So, one might be tempted to wonder, why don’t we just let the citizens of Ohio vote for the president and the rest of us just stay home? The answer is obvious. The national election is a process that is designed to engage all of the citizens of our country. We are all to take a stand in this great national campaign.
It also follows that when our country strays from the right path we have nobody to blame but ourselves. We get the leaders we deserve. One day the question was posed to the English author and theologian G.K. Chesterton, "What's wrong with the world today?" Chesterton responded, "I am."
Candidates blame, mock, tear down, scold, publicly humiliate, condemn their opponents as evil, and write them off as beyond redemption. Yet if one of their loved ones had fallen into evil or error I doubt they would be so quick to gloat and lord it over them.
Could there be "a more excellent way" (1 Cor. 12:31) to win hearts to what is good and true? We can have hope. Would it be easy? No, practically impossible. It would be "easier for a camel to go through the eye of a needle"(Mt. 19:24). Our Catholic faith is full of hard teachings. To truly love is the hardest.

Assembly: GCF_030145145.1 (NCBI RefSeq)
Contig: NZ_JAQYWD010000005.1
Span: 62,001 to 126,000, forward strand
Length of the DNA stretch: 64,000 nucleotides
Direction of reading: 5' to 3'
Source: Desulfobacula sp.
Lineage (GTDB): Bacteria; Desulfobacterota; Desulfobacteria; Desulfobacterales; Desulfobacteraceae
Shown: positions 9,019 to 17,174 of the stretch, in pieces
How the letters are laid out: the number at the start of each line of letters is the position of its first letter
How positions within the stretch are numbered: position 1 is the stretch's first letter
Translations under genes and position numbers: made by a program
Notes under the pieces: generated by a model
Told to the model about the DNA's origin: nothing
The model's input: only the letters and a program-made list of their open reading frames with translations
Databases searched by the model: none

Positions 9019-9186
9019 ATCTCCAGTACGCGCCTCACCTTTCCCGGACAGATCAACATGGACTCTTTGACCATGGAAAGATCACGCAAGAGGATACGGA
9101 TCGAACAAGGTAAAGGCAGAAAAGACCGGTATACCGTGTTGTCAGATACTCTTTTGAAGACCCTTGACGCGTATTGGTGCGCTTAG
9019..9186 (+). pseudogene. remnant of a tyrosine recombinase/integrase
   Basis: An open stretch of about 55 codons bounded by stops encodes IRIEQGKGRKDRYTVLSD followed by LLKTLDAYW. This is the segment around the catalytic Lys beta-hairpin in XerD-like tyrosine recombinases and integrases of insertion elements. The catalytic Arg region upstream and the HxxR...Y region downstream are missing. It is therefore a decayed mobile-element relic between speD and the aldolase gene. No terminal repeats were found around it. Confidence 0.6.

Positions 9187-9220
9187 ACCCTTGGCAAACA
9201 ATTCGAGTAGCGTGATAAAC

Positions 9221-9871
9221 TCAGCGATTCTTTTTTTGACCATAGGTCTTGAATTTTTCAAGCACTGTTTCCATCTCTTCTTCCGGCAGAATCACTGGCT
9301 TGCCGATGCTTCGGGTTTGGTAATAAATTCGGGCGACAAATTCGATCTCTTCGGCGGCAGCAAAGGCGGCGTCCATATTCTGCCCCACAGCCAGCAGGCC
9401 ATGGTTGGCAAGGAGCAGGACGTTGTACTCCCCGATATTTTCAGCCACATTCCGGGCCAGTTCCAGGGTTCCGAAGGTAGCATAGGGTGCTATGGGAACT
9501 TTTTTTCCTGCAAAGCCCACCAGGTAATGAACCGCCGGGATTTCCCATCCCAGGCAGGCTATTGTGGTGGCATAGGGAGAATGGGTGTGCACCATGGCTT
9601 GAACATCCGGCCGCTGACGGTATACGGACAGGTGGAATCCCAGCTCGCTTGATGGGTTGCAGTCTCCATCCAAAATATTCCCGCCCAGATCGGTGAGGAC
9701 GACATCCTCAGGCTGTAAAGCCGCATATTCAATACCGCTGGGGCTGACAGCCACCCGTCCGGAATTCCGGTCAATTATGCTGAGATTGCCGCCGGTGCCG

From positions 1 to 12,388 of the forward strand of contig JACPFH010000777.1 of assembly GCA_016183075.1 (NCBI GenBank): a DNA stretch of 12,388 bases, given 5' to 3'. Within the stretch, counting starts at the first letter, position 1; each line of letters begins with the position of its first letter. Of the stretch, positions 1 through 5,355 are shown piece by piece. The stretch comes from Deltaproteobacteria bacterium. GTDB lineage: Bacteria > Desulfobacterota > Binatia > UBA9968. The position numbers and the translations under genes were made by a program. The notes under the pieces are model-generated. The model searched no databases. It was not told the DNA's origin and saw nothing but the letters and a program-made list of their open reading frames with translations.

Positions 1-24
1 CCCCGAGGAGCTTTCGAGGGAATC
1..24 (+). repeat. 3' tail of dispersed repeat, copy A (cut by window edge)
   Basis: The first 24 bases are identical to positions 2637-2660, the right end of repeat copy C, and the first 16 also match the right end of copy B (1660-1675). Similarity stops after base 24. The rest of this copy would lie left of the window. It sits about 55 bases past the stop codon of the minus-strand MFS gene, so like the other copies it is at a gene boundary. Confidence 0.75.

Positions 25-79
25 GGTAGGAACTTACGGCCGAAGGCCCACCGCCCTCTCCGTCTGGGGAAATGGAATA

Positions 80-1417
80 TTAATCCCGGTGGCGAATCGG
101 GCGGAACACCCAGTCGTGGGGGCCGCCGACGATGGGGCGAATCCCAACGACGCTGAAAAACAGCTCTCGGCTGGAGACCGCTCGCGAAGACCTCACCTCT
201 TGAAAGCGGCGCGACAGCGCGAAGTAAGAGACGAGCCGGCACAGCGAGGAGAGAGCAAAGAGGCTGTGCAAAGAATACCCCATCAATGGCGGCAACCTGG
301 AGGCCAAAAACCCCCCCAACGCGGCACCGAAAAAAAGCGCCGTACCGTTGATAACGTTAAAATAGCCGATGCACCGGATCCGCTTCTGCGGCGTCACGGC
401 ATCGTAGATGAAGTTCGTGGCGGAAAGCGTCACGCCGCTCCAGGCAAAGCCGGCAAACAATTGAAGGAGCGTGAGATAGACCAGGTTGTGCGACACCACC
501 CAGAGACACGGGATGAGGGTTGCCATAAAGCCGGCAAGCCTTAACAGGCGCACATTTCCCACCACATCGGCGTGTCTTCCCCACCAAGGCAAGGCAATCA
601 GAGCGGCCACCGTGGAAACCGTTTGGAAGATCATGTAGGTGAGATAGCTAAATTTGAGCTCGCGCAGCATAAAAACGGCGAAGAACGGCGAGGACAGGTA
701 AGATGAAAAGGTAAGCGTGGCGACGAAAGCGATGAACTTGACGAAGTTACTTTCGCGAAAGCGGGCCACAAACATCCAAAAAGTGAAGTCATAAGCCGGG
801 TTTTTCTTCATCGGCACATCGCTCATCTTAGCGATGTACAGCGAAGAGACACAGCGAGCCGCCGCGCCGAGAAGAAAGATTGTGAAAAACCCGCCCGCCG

I wonder how the electorate would respond to a political party that genuinely sought what was best for their opponents -- to be willing to suffer and sacrifice so that their opponents could be enlightened, converted, redeemed, and raised up to higher truth and goodness. Likely they would crucify it.
What indeed is wrong with the world and our country today?
Again, vote well, and very humbly. Form your conscience. Recognize the hierarchy of truths in our Catholic faith. Give primacy to issues of life and liberty and keep urging the candidates to do the same. But then know -- that to vote well is only the beginning and the very least that God calls you to do.